Aside from her love of learning, the other aspect to Stubits’ character that emerges clearly is that she recognizes the value of service and getting involved in other activities, outside of her academic commitments, that are meaningful to her.
Throughout her studies at UTM, she volunteered with Community on Campus, a program at UTM that supports individuals with intellectual disabilities as they gain a university experience. For several years, Stubits also worked as a Program Assistant with both the Robert Gillespie Academic Skills Centre (RGASC) Facilitated Study Group Program, as well as the Peer Mentoring Learning Community (PMLC) Program, which is jointly run by RGASC and UTM’s Accessibility Services that assists students with disabilities.
She feels she has made lasting connections here and that being involved in these programs was an opportunity for her to share some of what she has learned along the way. Stubits “often drew from [her] own experiences navigating university with a disability” while working for the PMLC Program.
“I hope that the PMLC Program is a safe space where students with disabilities can reflect on the hurdles they have needed to jump over during their studies, and also advocate for systemic changes that would dismantle those barriers.”
Support is clearly another hallmark for Stubits’ work ethic and she credits this attitude to the network of people who helped her stay afloat along the way, including her many UTM mentors in Biology and beyond, UTM Accessibility Advisor Teresa Jose, but also her parents, her boyfriend Sam, her best friend Anisha, and her uncle Rob for their collective “wisdom, kindness, and support.”
This is not the end of Stubits’ UTM journey either: in August, she will start her first year at the Mississauga Academy of Medicine. Along with the “home away from home” feeling she has established at UTM, she is looking forward to the clinical placements she will undertake as part of the program with Trillium Health Partners and at Credit Valley Hospital where she has been a patient as well as a volunteer.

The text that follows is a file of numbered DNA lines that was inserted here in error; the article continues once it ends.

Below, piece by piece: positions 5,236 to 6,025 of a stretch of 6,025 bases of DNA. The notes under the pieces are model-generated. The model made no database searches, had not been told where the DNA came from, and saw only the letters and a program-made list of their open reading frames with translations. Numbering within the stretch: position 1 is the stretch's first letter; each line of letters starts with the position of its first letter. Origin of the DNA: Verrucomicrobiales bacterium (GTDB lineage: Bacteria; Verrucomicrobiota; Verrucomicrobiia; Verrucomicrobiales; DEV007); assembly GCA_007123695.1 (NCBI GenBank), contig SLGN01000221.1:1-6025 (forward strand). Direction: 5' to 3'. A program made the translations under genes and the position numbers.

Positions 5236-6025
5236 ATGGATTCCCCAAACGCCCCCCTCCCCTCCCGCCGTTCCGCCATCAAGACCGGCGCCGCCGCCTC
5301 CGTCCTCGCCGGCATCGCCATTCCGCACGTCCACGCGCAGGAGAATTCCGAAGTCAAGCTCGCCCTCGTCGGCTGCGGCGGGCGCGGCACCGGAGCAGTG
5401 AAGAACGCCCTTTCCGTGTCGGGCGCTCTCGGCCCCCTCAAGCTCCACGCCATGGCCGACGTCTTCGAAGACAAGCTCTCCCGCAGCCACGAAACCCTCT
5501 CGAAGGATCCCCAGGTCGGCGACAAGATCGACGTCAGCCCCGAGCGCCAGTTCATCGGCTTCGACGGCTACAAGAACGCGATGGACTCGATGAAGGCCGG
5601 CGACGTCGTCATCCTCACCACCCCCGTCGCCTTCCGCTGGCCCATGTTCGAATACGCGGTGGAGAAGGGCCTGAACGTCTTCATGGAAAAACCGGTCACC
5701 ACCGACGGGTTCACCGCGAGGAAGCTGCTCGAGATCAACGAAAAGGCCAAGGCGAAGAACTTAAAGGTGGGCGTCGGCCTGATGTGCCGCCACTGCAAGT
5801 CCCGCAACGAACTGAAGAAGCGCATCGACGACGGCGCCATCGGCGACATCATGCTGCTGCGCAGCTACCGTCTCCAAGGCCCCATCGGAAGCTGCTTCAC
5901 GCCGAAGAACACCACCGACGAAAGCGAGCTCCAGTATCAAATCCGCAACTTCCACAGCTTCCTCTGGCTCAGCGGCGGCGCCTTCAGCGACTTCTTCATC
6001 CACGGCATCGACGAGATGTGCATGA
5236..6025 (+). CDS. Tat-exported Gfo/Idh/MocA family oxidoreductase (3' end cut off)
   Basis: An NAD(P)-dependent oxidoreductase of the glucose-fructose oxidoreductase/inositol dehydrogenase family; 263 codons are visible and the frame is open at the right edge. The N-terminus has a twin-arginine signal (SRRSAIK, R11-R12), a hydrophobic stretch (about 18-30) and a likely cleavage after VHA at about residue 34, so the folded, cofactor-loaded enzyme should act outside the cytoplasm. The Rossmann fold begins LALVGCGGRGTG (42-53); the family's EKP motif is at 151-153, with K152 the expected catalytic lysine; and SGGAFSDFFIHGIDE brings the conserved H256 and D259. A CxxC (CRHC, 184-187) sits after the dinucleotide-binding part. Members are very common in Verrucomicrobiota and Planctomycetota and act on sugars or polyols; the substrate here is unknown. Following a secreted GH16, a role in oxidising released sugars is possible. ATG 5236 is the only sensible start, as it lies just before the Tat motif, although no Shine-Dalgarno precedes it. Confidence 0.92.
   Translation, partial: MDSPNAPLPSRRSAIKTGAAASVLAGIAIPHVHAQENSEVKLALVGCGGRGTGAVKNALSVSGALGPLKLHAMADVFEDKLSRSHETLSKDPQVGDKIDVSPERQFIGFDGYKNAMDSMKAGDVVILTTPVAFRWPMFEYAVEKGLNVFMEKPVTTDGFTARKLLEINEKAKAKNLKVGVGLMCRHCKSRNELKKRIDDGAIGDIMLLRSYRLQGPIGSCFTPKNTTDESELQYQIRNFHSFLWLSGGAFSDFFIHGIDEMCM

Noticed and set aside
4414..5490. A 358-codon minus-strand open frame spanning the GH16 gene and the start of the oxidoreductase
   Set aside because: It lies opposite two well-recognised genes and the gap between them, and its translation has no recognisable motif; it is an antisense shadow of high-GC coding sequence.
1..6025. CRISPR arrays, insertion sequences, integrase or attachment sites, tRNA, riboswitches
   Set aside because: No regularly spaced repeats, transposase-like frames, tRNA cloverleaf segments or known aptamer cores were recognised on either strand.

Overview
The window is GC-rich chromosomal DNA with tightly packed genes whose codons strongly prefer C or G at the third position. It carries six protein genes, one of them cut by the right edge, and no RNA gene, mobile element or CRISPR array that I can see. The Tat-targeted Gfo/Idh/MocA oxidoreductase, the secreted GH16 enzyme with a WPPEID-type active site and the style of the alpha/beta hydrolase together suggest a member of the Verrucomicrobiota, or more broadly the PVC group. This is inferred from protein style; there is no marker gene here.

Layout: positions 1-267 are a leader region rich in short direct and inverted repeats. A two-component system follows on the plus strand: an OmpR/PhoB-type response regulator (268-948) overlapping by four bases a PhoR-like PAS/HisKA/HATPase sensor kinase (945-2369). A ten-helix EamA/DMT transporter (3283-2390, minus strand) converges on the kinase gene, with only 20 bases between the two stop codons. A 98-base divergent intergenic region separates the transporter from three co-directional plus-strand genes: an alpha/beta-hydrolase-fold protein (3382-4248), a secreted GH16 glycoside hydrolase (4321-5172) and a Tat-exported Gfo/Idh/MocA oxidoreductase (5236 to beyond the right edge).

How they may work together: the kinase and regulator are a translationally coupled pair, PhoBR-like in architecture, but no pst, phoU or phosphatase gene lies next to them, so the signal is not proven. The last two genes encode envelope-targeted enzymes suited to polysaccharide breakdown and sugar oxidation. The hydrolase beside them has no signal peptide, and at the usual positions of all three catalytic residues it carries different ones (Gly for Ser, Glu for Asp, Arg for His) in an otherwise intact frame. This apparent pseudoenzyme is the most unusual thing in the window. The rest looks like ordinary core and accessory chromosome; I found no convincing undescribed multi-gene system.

Stubits has weathered health challenges, not to mention the shifts that the pandemic presented, throughout her time at UTM, and she encourages other students to prioritize their health and well-being, practice self-compassion, find creative ways to connect with their community, and recognize that the way forward is not always a straight line.
“I took an entire year off my undergraduate studies to recover from surgeries, and over the years, I have dropped more classes than I can count,” says Stubits.
“However, I found it easier to mould my studies to my needs rather than mould myself to my preconceived notion of what a ‘normal’ undergraduate journey looks like. Although I wish I maintained more optimism along that path, looking back on it, I can see that this convoluted journey was exactly what I needed to get to where I am today.”
- Stubits’ work was previously covered by UTM News in 2019 for a project she did related to the.
- The Governor General's Silver Medal is awarded annually to two students, one from the sciences and one from the arts, on each University of Toronto campus. The recipients are graduating students with the highest average from a University of Toronto undergraduate program.
- The John Black Aird Scholarship is awarded annually to the top student from an undergraduate degree program from the University of Toronto in honour of John Black Aird, who completed his undergraduate degree at UofT and obtained his law degree from Osgoode Hall. Among his many accomplishments, he served as a Canadian Senator (1964-1974), a Lieutenant Governor of Ontario (1980-1985)